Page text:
Arik Hesseldahl

Recent Posts by Arik Hesseldahl

Salesforce.com Invades Manhattan, Makes Service Cloud More Social

Salesforce.com is New York this week for its Cloudforce 2011 event tomorrow, and it has come armed with some news: An update to its Service Cloud customer service application that will give companies better tools to pay attention to how people talk about them on Facebook and Twitter and other social media sites.

It’s called Service Cloud 3, and–as the name suggests–it’s a cloud-based way to keep track of customer service complaints.

Kevin Smith’s diatribe against Southwest Air on Twitter is a good example. But, there’s also countless Web forums, discussion boards and blogs to follow as well.

No company wants to be on the wrong side of a customer complaint spreading at retweet speed.

Agents can work from any mobile device, including the iPad 2, as well as a new app in the Salesforce AppExchange from Radian6, a social media monitoring platform.

Salesforce already has 15,000 customers using Service Cloud, including KLM Dutch Airlines, Ally Bank and Nikon.

This is just one part of Salesforce’s New York visit, which comes at a relatively bullish time for the company.

Its stock more than doubled from $70 to more than $150 a share over the last year, before heading south for a cooling off period. It closed at $128.32 Wednesday.

When it reported earnings last week, Salesforce said its sales would be in the range of $480 million to $482 million, topping the estimates of analysts who reckoned sales would be closer to $470 million.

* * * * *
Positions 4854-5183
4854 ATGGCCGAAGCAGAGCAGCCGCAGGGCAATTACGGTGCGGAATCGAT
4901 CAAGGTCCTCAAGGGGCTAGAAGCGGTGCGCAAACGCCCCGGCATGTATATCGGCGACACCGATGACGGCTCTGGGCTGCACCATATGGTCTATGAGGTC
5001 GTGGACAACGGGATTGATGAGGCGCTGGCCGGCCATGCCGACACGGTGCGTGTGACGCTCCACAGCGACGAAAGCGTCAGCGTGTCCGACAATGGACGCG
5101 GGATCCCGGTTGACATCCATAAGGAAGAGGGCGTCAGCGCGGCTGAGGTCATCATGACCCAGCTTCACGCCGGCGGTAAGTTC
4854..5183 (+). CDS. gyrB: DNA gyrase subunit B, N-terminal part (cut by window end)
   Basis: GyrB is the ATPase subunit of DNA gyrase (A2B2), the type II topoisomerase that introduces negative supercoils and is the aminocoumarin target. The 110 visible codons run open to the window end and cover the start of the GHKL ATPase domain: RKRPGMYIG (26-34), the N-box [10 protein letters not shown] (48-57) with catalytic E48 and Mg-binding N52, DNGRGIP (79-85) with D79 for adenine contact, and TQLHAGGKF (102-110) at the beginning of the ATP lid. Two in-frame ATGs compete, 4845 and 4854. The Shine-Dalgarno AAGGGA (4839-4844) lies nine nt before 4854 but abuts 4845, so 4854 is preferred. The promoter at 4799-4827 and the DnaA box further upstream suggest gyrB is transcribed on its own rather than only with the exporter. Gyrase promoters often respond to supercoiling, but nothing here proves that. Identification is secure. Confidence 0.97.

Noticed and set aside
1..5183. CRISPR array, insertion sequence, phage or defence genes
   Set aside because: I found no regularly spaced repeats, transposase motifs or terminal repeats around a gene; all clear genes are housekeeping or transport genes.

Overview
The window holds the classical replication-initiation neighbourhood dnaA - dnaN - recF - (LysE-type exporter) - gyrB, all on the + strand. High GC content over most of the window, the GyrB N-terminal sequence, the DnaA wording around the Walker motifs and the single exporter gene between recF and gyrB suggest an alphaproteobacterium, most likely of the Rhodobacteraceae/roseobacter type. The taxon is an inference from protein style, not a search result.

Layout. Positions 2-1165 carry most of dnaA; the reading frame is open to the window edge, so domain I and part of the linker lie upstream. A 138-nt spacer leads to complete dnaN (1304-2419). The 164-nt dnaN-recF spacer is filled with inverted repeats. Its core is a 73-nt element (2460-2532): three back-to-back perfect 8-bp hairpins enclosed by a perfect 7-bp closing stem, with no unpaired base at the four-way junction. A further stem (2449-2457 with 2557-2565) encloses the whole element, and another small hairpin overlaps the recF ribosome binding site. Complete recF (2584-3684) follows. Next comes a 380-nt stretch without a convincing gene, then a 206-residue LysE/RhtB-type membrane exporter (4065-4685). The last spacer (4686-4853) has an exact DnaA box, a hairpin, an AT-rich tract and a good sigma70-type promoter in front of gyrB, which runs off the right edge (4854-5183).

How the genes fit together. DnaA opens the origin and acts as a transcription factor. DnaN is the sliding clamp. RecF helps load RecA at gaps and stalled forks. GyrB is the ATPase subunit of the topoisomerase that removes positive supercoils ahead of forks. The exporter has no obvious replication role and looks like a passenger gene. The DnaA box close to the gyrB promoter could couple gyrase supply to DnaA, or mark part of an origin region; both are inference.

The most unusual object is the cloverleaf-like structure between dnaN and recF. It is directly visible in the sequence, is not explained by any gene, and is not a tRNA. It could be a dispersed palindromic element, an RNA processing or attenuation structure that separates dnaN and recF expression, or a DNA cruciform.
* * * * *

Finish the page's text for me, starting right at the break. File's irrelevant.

But not everyone is applauding. The Wall Street Journal’s Brett Arends raised some interesting questions about Salesforce, especially in how it is spending its cash, in a column last week, including $278 million for land to build a new campus?

And how about that $212 million for Heroku?

In fact, John Dillon, a former Salesforce CEO himself, said the company paid way too much for Heroku, a hosted service for building applications written in Ruby on Rails, the open-source Web-development language.

What does current Salesforce CEO Marc Benioff think of all this? Check back later, since I will be talking to him Thursday afternoon about this and more.


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I think the NSA has a job to do and we need the NSA. But as (physicist) Robert Oppenheimer said, “When you see something that is technically sweet, you go ahead and do it and argue about what to do about it only after you’ve had your technical success. That is the way it was with the atomic bomb.”

— Phil Zimmerman, PGP inventor and Silent Circle co-founder, in an interview with Om Malik